Good Afternoon
Good Afternoon
Long IslandEducation

LI schools will get most state aid since recession

Students in a ninth-grade algebra class on May

Students in a ninth-grade algebra class on May 1, 2013, at Center Moriches High School. Credit: Heather Walsh

Long Island's public schools gain $125.7 million in extra operating aid as part of a budget package approved by legislators -- an election-year cash infusion that is the biggest since the financial crash of 2008.

The 5.63 percent increase Islandwide, more than double the hike proposed by Gov. Andrew M. Cuomo in January, will provide $46.3 million in extra assistance to schools in Nassau County and $79.3 million more to Suffolk schools.

Those figures cover state aid for day-to-day school operations, which represent the bulk of expenses, but exclude aid that reimburses districts for costs of voter-approved school construction and repair.

State lawmakers, who were racing the clock Monday to meet a midnight budget deadline, described the latest aid appropriation as an effort to help Island residents whose local property taxes rank among the nation's highest.

"When you invest in education, you're relieving the burden on homeowners," said Assemb. Harvey Weisenberg (D-Long Beach), a former teacher and assistant principal. "We have academic success, but we pay taxes for it."

The aid increase for the 2014-15 school year is the largest since 2008-09, and helps districts to recapture funding reduced by Albany during the depths of the economic downturn. Next year will mark the first time that the state's overall assistance to schools in Nassau and Suffolk is slightly higher than it was at the onset of the recession.

Aid distribution uneven

Aid distribution to districts has been uneven, however. A Newsday review finds that, even with the latest hike in state aid, at least 87 of Long Island's 124 districts will receive less assistance next year than they did in 2008-09.

Local educators noted that aid reductions from past years, coupled with state property-tax caps now in effect, have produced a slow but steady increase in average class sizes.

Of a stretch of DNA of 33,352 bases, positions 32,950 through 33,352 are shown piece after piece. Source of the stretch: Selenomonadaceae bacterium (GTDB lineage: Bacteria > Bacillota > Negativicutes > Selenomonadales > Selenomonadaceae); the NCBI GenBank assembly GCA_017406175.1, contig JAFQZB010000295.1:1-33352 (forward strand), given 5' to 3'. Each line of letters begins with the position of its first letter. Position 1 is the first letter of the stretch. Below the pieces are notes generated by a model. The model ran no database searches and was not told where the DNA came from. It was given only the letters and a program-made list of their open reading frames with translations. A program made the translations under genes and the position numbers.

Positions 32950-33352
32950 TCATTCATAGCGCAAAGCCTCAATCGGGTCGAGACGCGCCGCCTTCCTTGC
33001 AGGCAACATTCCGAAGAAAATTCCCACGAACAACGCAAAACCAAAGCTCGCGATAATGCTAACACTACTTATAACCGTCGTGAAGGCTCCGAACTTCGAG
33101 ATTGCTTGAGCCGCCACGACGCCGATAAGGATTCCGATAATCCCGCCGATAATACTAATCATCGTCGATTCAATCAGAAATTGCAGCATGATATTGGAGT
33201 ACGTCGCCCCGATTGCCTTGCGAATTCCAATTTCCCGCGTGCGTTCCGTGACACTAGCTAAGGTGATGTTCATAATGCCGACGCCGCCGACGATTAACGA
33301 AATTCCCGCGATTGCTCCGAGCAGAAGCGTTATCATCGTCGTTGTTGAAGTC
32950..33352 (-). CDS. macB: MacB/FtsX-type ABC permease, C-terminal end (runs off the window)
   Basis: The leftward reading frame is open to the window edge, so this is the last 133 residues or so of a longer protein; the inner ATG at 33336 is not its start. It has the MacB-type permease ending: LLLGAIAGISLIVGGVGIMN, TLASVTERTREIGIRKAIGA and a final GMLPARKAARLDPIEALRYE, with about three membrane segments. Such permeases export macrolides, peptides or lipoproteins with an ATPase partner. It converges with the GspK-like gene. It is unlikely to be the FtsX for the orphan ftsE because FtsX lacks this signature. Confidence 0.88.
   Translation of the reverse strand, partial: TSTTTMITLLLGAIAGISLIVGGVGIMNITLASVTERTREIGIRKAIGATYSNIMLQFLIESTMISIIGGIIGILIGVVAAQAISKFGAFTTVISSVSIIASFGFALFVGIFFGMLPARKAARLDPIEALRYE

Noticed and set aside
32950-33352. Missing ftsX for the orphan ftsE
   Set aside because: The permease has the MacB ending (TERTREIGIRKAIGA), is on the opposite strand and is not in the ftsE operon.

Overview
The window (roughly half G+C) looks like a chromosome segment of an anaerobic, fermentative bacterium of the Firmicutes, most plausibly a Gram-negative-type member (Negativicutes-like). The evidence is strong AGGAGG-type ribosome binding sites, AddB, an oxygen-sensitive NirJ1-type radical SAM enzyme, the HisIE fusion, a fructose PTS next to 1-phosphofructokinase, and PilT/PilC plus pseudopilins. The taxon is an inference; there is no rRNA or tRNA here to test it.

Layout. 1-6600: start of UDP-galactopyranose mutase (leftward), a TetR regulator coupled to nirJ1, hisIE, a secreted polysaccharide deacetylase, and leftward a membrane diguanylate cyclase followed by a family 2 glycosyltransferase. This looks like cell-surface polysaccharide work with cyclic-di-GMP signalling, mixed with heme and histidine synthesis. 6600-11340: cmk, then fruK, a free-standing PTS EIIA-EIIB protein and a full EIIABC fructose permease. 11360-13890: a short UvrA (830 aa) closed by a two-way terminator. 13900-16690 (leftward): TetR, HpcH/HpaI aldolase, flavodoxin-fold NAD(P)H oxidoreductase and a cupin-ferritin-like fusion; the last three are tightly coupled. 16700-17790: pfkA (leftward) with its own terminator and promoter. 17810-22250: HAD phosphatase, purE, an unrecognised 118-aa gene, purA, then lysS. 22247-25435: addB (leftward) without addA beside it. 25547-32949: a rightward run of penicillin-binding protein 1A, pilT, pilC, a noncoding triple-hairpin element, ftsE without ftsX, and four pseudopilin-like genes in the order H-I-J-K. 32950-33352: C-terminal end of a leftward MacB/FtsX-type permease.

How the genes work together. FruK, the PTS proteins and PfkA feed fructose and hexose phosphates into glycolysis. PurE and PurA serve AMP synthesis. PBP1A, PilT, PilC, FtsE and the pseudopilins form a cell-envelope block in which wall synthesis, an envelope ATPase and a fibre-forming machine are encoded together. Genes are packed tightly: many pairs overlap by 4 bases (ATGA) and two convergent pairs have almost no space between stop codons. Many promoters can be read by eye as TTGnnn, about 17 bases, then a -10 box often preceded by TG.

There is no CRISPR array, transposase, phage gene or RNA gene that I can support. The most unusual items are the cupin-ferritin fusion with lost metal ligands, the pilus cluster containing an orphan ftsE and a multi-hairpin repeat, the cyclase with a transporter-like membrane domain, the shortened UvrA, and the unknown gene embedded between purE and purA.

David Feller, superintendent of North Merrick schools, said an overall aid increase of 4.06 percent projected for his district in the coming school year is "good, but it's still far from where we need to be."

Feller, who also serves as president of the Nassau County Council of School Superintendents, criticized a decision by Cuomo and lawmakers to allocate $340 million next year for full-day pre-kindergarten. All but $40 million of that money will go to New York City, where Mayor Bill de Blasio has made preschools a priority.

"We should be making full-day kindergarten mandatory and making sure that districts have the resources to provide that, before we start allocating money for preschool," Feller said.


School chiefs laud increase

Reaction by school leaders to the aid increase was generally positive. The statewide hike totals $1.12 billion, or 5.41 percent, not including preschool funding.

"We are grateful to the Assembly and Senate for their efforts to increase state aid," said Robert Reidy, executive director of the New York State Council of School Superintendents.

"Our communities spoke up in support of public education, and our legislators listened," said Roberta Gerold, president of the Suffolk County School Superintendents Association. Gerold is schools chief in the Middle Country district, where aid will rise 5.19 percent.

Other budget provisions are more controversial. One Cuomo initiative would provide $2 billion in statewide bonding, including $259.4 million on Long Island, for school computers and other technology, if voters approve in a November referendum.

Another provision would provide millions of New Yorkers with property-tax rebates over the next two years to local governments and school districts that stay within state tax caps. To benefit from Cuomo's "tax freeze" for the second year, local governments and school districts also would have to detail plans for cutting costs and reducing tax levies at least 1 percent for each of the next three years.


Tax-cap override prevention

Fred Gorman, a Nesconset resident and taxpayer advocate, expressed hope that the new tax incentives, coupled with state aid, would persuade school officials not to attempt tax-cap overrides in school budget voting scheduled May 20. Override of a local district's tax-levy limit requires support from at least 60 percent of the district's voters.

Seven Long Island districts indicated last month that they probably would seek to pierce caps; three others had not yet decided.

"I believe many of those, if not all, will reconsider because of the tax advantage," said Gorman, a founder of Long Islanders for Educational Reform, a regional tax-activist group. "It'll buy a lot of goodwill."

Diana Todaro, superintendent of Harborfields schools, said Monday that the district's board would not decide whether to remain within its cap until it adopts a budget on April 9.

Todaro added, however, that an extra $342,000 in state aid would help the district reduce class sizes and add academic services, including two college-level Advanced Placement courses.

"Any additional aid is helpful, and I have to thank our legislators for listening to us," she said.

Latest Long Island News